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					The Entity-Relationship (ER) Model
2.1 Background

      Used for conceptual database design
      Relies on concepts of entities, attributes, and relationships
      Benefits from pictorial representation, called ER diagrams

2.2 An Entity-Relationship (ER) Diagram




2.3 Entity Types

      Entity types represent sets of objects and are pictured by rectangular nodes




       .
       An entity set is the collection of instances (i.e., entities) represented by an entity
       type.




       An entity set is also called an extension of the entity type

2.4 Relationship Types

      Relationship types associate entity types. They are pictured by Diamond nodes,
       and edges connecting to the related entity types.




       A relationship set is the collection of instances (i.e., relationships between
       objects) represented by a relationship type.




       Relationship types may associate an entity type with itself. In such a case, the
       roles of the entity types in the relationship type are listed on the edges, and the
       relationship is said to be recursive.
2.5 Attributes

      Entity types and relationship types might have attributes.




      The value set, or domain, of an attribute is the set of values that may be assigned
       to the attribute. Mathematically,

       attribute : entity   power-set(domain)
     Atomic attribute types, pictured by oval nodes




     Composite attribute types, achieved by concatenating simpler attribute types,
      pictured by trees of atomic attributes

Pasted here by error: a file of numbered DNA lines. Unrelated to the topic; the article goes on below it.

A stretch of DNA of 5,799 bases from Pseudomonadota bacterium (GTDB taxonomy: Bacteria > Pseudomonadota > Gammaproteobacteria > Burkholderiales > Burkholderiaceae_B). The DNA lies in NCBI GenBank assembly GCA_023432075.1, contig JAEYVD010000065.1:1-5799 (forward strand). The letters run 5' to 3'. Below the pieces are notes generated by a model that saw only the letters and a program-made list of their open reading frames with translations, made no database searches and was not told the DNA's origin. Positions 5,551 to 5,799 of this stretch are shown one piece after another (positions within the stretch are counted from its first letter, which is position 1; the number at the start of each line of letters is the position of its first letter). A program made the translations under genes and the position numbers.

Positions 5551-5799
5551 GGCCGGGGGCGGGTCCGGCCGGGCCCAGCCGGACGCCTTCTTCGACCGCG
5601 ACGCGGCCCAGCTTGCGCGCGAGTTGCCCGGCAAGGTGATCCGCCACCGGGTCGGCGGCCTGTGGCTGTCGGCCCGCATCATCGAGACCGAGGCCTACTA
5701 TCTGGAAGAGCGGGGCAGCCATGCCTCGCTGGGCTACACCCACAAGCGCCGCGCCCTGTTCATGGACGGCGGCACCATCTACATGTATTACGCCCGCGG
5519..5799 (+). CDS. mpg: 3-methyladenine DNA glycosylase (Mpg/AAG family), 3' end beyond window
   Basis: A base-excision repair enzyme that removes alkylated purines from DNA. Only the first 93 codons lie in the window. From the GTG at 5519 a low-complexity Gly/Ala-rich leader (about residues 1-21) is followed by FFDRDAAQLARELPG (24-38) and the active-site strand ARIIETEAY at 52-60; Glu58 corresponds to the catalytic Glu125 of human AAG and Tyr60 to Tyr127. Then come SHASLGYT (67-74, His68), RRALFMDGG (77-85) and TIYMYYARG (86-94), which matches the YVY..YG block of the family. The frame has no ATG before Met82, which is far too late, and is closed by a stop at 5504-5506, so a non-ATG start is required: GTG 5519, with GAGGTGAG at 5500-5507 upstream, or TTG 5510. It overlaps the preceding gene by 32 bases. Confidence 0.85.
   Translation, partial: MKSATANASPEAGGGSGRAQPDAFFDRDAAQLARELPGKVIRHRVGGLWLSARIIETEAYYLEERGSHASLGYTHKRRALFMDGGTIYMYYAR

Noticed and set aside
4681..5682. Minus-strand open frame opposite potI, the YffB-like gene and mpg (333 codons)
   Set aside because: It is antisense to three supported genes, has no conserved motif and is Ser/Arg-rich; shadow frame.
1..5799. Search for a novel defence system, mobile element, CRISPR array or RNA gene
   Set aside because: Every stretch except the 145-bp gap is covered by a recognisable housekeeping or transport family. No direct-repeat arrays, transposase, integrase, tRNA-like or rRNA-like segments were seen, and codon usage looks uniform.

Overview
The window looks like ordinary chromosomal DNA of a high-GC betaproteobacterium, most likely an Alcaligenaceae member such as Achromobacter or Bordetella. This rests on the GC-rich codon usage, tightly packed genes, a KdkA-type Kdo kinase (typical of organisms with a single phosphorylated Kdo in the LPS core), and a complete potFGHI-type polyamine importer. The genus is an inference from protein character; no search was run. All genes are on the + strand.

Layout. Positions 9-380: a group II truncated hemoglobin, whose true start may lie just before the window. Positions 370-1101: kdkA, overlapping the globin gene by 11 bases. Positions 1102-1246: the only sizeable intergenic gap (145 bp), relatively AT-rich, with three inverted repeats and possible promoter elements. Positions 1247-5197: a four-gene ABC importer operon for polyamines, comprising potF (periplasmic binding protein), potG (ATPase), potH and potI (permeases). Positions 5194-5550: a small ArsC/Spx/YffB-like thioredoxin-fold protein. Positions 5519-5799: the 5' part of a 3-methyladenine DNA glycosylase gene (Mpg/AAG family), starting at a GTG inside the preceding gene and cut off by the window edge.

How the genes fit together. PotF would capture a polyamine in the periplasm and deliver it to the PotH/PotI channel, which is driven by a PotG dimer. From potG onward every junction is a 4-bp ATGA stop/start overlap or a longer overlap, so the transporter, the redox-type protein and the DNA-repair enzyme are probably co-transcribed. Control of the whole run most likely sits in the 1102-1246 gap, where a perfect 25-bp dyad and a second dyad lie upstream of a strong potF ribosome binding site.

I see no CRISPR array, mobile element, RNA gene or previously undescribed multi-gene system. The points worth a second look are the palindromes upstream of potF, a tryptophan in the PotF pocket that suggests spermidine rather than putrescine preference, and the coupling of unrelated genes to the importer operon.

   Multivalued attribute types




      A ‘blue and red’ shirt

     Derived attribute types displayed in dashed ovals




      A ‘age’ from ‘birth date’




2.6 Keys and Weak Entity Types
      Key attribute types, identify the instances, may be consisted of more than one
       attribute, displayed with underlined attribute type names




      Weak entity types have no keys. Displayed by double-rectangular nodes




      To be identified, instances of weak entity type require an identifying relationship
       type that relates them to an identifying entity type. Such relations are displayed
       by double-diamond nodes




      Weak entity types typically have partial key for distinguishing their instances.




Regular entity types with keys are sometimes called strong entity types.

2.7 Structural Relationship Constraints

Cardinality ratio constraint

              Specifies the number of relationship instances an entity can participate in
              Displayed on the diamonds
Participation constraint

             specifies whether the existence of an entity depends on its being related to
              another entity via the relationship type
             Total participation constraints require the participation of every entity the
              relationship (displayed by double line). Also called existence
              dependency.
             Partial participation constraints (displayed by a single line).




Cardinality constraint
      Specifies lower and upper bounds on the number of relationships each entity can
      participate in.
Summary of Notation

Entity
Weak Entity


Relationship



Identifying Relationship


Attribute

Key Attribute

Multivalued Attribute


Composite Attribute


Derived Attribute
Total participation of E2 in R

Cardinality ratio 1 : N for E1 : E2 in R

Structural constraint (min,max) on participation of E in
R

				
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posted:11/21/2011
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